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As we shore up our defenses, we might recall that it was on this date in 1967, at the close of a show in Astoria (Finsbury Park, North London) that Jimi Hendrix first set fire to his guitar.  Hendrix was treated for minor burns later that night (but apparently got the technique down quickly, as subsequent “lightings” didn’t require medical follow-up).  The slightly scorched 1965 Fender Stratocaster was sold at auction in 2012 for £250,000 (about $400,00).

 source

 

Written by LW

March 31, 2014 at 1:01 am

Now you don’t…

Adam Harvey is a graduate student in NYU’s fabled ITP Program who is putting his considerable talents to work in the service of privacy.  His thesis work, CV Dazzle, is aiming at finding ways to confound computer facial recognition systems. As The Register reports:

Concerned about the proliferation of face recognition systems in public places, a grad student in New York is developing privacy-enhancing hacks designed to thwart the futuristic surveillance technology.

Using off-the-shelf makeup and accessories such as glasses, veils, and artificial hair, Adam Harvey’s master’s thesis combines hipster fashion aesthetics with hardcore reverse engineering of face detection software. The goal: to give individuals a low-cost and visually stimulating means to prevent their likenesses from being detected and cataloged by face-recognition monitors.

“The number of sensors that are going into the public spaces has been increasing,” said Harvey, a student in New York University’s interactive telecommunications program. “There’s a lot of work to be done to catch up to where cameras are going because there have been so many advances in the last few years.”

Although still in its adolescence, face recognition technology is quickly being adopted by governments and corporations to identify individuals whose images are captured by surveillance cameras. At the 2001 Super Bowl, for instance, officials digitized the faces of everyone entering Raymond James Stadium in Tampa, Florida and compared the results against photographic lists of known malefactors.

But Harvey has discovered that face detection can often be thrown off by using makeup to alter the contrasts the technology looks for. For example, dark patterns applied around eyes and cheek bones, as in the image below, are one such possibility.

[full article here]

[see more on Harvey’s blog here]

Harvey asks, “How can hats, sunglasses, makeup, earrings, necklaces or other accessories be modified to become functional and decorative?”; and he explains “The aim of my thesis is not to aid criminals, but since artists sometimes look like criminals and vice versa, it is important to protect individual privacy for everyone.”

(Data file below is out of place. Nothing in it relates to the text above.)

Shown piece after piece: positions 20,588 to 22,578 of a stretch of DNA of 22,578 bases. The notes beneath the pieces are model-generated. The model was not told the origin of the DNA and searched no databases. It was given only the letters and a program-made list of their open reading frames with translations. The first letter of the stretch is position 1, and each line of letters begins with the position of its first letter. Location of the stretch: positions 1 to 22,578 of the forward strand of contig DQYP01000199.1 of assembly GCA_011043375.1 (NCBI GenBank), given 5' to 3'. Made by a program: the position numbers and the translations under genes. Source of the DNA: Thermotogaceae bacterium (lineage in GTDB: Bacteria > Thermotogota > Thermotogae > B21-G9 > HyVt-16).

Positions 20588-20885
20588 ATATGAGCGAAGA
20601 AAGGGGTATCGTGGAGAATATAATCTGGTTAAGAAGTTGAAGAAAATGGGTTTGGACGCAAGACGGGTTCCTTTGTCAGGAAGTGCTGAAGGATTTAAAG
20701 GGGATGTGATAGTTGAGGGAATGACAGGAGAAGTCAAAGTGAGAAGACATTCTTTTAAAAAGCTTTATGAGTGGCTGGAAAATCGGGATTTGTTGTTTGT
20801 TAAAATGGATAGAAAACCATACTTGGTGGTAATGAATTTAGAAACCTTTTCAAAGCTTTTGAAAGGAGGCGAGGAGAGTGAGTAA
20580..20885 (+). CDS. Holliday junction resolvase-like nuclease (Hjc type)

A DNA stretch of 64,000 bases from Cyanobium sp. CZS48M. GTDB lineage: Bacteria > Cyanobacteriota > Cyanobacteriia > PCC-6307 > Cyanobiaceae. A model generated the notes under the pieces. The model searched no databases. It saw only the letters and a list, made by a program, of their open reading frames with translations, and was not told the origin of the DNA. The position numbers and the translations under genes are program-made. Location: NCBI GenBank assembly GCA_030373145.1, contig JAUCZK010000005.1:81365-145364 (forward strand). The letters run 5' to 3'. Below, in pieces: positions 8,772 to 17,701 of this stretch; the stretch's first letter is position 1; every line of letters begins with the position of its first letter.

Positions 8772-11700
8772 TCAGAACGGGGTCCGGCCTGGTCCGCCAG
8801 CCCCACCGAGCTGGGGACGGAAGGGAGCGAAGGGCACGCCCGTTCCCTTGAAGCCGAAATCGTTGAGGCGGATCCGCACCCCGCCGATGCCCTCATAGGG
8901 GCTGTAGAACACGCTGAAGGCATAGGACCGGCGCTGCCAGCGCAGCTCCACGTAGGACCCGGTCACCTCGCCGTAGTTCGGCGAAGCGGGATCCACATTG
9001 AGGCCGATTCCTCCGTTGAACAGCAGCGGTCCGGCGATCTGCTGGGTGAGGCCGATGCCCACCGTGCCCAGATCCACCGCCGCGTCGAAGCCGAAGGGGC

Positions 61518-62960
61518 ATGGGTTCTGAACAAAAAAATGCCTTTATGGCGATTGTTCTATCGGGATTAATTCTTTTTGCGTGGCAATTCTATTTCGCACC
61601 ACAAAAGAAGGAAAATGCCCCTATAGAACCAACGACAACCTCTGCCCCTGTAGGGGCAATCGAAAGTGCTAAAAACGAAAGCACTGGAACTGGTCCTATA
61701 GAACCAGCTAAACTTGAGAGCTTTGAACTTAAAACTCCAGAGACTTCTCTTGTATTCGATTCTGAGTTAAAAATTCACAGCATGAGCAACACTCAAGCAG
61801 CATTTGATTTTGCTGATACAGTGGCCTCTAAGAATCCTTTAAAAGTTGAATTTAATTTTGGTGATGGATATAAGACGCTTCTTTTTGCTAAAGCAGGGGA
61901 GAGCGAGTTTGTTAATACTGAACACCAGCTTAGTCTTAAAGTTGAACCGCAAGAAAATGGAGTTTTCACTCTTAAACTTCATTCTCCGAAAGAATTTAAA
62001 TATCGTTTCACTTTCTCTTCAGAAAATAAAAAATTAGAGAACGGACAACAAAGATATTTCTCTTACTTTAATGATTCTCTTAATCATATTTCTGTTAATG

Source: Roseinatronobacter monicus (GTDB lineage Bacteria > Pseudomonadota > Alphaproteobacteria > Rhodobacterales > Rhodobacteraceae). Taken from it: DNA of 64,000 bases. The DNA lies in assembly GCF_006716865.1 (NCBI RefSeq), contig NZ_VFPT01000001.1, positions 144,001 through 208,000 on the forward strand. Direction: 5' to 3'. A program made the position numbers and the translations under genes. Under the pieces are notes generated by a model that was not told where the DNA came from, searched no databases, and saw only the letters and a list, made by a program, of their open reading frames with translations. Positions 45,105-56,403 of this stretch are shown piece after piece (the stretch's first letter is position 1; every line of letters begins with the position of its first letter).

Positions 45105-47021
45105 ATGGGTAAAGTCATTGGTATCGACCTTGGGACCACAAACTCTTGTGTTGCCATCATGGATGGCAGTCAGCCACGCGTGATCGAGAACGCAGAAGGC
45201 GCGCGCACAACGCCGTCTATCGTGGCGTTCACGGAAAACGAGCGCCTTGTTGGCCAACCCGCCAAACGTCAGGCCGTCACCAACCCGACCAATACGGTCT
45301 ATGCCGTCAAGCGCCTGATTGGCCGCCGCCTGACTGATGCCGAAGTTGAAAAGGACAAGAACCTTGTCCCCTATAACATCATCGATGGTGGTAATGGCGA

As we rework our pick-up lines, we might take inspiration from the memory that it was on this date in 1810 that Beethoven wrote Bagatelle No. 25 in A minor (WoO 59 and Bia 515) for solo piano– better known as “Für Elise” (click to hear).

Some scholars have suggested that “Elise” was Beethoven’s mistress; but others have suggested that the discoverer of the piece, Ludwig Nohl, may have transcribed the title incorrectly and the original work may have been named “Für Therese”–  Therese being Therese Malfatti von Rohrenbach zu Dezza, a friend and student of Beethoven’s to whom he proposed in 1810… not actually so encouraging as an example, since though she turned him down to marry the Austrian nobleman and state official Wilhelm von Droßdik… still, a beautiful piece…

The famous opening bars

Ocean’s Ten…

One can’t be too careful.  It’s something of a relief, then, to find Money Mumbo Jumbo’s “Ten Safes Capable of Protecting the World’s Riches“– from Fort Knox and the Doomsday Seed Vault to Karl Lagerfeld’s tres chic accessories cache.

Still, lest one rest easy, consider the Antwerp Diamond Center’s vault (pictured above):  It was considered the safest precious stone repository in the world, protected as it was by 10 layers of security– including Doppler radar, magnetic field locking system, seismic sensors, infrared detectors and a main door lock with over a 100 million possible combinations.  One can read here how it was that, nonetheless, a team of thieves made off with over $100 million worth of sparklers from the vault.

As we contemplate life in the Age of Schlage, we might recall that it was on this date in 1931 that the State of Nevada legalized most forms of gambling.  Anxious to cash in the the tourist boom that was expected to follow the (then-imminent) completion of Hoover (nee Boulder) Dam, the state legislature in effect simply legitimized what was an already-flourishing (albeit illegal) gaming industry.  (There was nothing that the State legislature could do about Prohibition, then in effect; but then, liquor was already flowing freely, if illicitly, in Nevada, as elsewhere in the U.S.)

Ever watchful for ways to attract more visitors, Nevada also eased the threshold for divorce– and became a “divorce haven.”  (Prior to the no-fault divorce revolution of the 1970s, divorces were quite difficult to obtain in other states.)

Nevada State Journal
March 20, 1931

Just when you were beginning to feel a little safer…


The Army News Service reports that, even as Microsoft itself is quietly declaring defeat on widely-reviled Vista and trying to shift attention to the can’t-be-soon-enough release of Windows 7, the U.S. Army is moving all of it’s PCs to Vista…

Army migrating computers to Vista
May 20, 2009
By Gary Sheftick and Delawese Fulton

WASHINGTON (Army News Service, May 20, 2009) — The Army is migrating
all of its Windows-based computers to Microsoft’s Vista operating
system to bolster Internet security and standardize its information
systems.

The systems change, which includes swapping Office 2003 for Office
2007, is set to be completed by Dec. 31.

The official release suggests that

First-time Vista users will discover added support for data
encryption, a new Windows Explorer, upgraded icons and navigation
structure…

… or not.

In any case, read the full piece here.

As we console ourselves that Trojan Horses have had a place in warfare since the time of Homer, we might recall that it was on this date in 1844 that Samuel F. B. Morse taped out the first message sent over the (first) “telegraph” line:  “What hath God wrought?”  Morse sent the famous message from the B&O’s Mount Clare Station in Baltimore to the Capitol Building. (The words were chosen by Annie Ellsworth, the daughter of the U.S. Patent Commissioner, from Numbers 23:23.)

The original Morse telegraph

Written by LW

May 24, 2009 at 12:01 am